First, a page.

British tech entrepreneur William Sachiti had been living and working in the abandoned Royal Air Force (RAF) air defense radar station for about three months when he posted a thread on Reddit looking for help.
“Help! I want to bring this back to life,” he said in a post on /r/electronics that contained a photo of a gigantic AMES Type 84 radar unit. It’s a massive dish, 60 feet across and 25 feet tall, that sits atop a pedestal. It pumped microwaves out to a range of 250 miles and signs nearby warned of the ionizing radiation.
Sachiti has posted anonymously, but the Redditors quickly figured out it was him. Britain only ever built five of the Type 84s and Redditors were able to figure out where this one was located using some open source intelligence tools. Also, Sachiti’s purchase of the old RAF base and the tower were a news story in Britain.
Sachiti said he’s gotten responses from a few people who want to use it to scan the Moon. In the thread itself someone asked him why he bought the thing. “Because I convinced myself it may be good fun to use to attempt to find UFOs?” He replied.
Sachiti told me that the reply was a bit of a joke, but that other people had seriously reached out to him about using the machine to look for unidentified flying objects. “There’s obviously the UFO hunters,” he said. “It’s not for me to decide what the best use in the modern world is for it. So long as it doesn’t harm and it’s not intrusive…I’ve got the tech…let’s give it a life.”
I asked him what he thought about the wealth of new evidence about UFOs and the possibility of alien in life in general. He said it’s possible aliens are already among us, but that they’re so much more advanced than humans as to be beyond their consideration. “The reason it doesn’t concern me too much is there’s been all this time and there’s not been actionable information,” he said. “If an ant decided to contact humans, would we even know…these UFOs, if there is some sort of intelligence behind them, well they’ve ignored us for the most part.”
I reached out to Sachiti through Reddit and was able to get him on Zoom. We chatted while he sat in a solar powered bus on the RAF base grounds. The Type 84 loomed in the background behind some trees and he was able to walk his laptop out there so I could see it.
“So it's sitting there but because there was nobody here for a while, it was slowly beginning to degrade,” he said. “And to me, every time I've looked at it, I just thought, ‘Something's got to be done.’”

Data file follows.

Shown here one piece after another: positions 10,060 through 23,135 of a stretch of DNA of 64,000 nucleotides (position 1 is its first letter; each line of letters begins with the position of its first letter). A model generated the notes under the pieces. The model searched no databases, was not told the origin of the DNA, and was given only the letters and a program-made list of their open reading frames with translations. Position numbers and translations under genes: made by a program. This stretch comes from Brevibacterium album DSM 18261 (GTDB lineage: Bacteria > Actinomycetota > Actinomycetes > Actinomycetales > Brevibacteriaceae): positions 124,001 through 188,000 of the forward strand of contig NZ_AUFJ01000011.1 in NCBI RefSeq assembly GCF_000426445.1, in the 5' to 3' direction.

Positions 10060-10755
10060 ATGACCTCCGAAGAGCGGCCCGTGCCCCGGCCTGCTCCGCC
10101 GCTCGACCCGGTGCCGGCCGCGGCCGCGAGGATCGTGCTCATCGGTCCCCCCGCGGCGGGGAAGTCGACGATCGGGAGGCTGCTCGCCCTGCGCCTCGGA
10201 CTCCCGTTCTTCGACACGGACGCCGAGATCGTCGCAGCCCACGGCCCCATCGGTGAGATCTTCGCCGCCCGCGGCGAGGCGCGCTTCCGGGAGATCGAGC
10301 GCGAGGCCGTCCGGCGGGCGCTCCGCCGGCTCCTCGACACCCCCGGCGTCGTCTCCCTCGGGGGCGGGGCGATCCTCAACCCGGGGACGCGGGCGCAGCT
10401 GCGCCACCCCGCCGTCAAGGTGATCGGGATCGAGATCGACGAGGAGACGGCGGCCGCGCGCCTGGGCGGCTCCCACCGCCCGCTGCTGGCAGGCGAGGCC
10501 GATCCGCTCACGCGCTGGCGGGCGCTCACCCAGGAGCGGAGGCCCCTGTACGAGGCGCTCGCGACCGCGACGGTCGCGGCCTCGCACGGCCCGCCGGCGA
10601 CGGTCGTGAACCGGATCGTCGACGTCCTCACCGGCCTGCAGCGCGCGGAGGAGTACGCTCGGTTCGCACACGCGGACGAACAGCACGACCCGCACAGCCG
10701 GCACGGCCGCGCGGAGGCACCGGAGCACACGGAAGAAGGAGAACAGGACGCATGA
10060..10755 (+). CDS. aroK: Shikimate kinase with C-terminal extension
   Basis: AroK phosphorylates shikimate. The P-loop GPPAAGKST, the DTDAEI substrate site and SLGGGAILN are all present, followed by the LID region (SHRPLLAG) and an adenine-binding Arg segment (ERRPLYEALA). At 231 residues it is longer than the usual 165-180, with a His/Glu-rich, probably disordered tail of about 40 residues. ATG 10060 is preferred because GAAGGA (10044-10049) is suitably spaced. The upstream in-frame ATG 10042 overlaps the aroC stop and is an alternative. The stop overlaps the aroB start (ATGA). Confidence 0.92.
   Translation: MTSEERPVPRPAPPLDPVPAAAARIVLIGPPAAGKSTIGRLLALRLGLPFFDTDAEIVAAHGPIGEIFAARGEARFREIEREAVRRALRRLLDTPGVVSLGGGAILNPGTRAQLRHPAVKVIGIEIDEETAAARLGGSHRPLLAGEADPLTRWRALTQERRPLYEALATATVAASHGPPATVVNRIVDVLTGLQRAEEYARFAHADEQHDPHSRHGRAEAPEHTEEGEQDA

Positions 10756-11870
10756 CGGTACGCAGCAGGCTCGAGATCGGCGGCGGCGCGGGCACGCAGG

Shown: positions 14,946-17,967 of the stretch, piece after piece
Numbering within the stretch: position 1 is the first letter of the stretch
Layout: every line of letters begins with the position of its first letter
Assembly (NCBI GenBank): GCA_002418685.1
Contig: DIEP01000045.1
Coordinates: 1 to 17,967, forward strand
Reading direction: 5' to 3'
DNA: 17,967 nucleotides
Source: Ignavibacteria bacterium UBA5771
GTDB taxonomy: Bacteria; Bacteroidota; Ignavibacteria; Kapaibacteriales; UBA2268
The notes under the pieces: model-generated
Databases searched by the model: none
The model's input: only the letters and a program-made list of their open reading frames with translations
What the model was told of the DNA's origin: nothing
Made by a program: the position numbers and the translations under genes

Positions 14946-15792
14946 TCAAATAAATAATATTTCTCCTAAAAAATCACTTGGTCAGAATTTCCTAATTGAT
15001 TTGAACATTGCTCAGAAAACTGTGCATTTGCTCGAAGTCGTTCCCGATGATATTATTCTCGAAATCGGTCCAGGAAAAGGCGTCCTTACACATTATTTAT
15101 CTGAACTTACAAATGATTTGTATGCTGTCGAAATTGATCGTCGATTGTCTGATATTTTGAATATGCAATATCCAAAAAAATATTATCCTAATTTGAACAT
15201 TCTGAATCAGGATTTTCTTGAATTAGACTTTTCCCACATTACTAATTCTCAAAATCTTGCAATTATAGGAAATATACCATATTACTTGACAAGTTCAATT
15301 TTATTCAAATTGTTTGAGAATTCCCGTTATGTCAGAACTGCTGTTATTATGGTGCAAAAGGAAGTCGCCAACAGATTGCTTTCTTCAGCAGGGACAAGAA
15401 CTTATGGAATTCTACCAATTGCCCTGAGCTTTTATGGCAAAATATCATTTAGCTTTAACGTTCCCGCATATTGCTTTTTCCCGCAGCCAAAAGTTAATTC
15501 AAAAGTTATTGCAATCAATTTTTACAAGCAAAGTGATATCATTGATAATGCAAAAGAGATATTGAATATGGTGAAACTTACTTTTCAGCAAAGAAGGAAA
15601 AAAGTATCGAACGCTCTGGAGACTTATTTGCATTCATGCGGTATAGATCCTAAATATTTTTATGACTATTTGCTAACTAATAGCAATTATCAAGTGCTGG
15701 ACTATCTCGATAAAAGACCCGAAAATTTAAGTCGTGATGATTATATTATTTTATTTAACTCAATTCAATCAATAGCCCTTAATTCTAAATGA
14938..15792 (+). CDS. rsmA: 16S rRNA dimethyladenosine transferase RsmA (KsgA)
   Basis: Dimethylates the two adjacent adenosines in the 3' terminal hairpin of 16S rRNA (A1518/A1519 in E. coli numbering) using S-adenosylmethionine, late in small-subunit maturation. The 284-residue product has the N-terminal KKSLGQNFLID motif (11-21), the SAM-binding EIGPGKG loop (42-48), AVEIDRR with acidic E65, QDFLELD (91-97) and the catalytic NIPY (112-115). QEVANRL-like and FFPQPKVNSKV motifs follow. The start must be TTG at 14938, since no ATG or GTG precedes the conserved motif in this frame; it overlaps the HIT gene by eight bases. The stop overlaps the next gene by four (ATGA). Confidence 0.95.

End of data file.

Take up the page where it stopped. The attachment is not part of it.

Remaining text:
Sachiti is a roboticist and artificial intelligence entrepreneur whose company Kar-go uses self-driving cars to deliver packages around Britain. He told me he bought the base because he needed land for testing and development. There were factories, roads, and underground bunkers. “Pretty much everything we needed as a company,” he said.
But the purchase came with more than just space he needed. The Type 84 is what’s called a Grade II listed building. That means it’s considered a historical monument of significant cultural value to the country and its history and can’t be demolished.
Sachiti said seeing the thing everyday made him sad. He wanted to fix it up. “It’s more about breathing new life into something that otherwise would have slowly fallen into disrepair,” he said. “Let’s give it some sort of life again because it’s magnificent.”
The AMES Type 84 radar unit is a Cold War era relic. The five radar units were part of an early warning system meant to alert the British military if nukes were on the way. They operated from 1962 to 1994 and used microwaves which pumped out an impressive amount of ionized radiation. “So there was a time when this thing was finished, it used to spin like four times a minute,” he said. “Whenever it does a scan every TV [in the area] for about three seconds would just be static.”
Sachiti said he wants to get the thing spinning again, but will leave the ionizing radiation behind. The bus he’s sitting in when we’re chatting once ran on diesel, he said, and now runs on solar power.
“We’ve got to find a way to apply modern tech, to give it some sort of life,” he said. His initial thought was to find experts who could help him get it up and running again. “The stuff we needed a giant room for in the 1960s, we can now make small desktop sized devices and power some of it.”
Why use Reddit to find people to help? “As you can see in the thread, you find people that are so specific and they’ll tell you exactly how it works,” he said. “If I put an ad out in the paper, I’d never get that level of talent. Even an ad on TV…What I like about Reddit is that you can post in a very specific subreddit where people who geek out and make stuff like this experiment with it,” he said. “And my inbox has been inundated with absolute experts…that’s the beauty of asking the right question to the right audience.”
Where might it lead? Sachiti isn’t quite sure, but he believes that something good can come of upgrading the heritage site. “Given time, perhaps universities or students will login and use it to do whatever scan they need,” he said.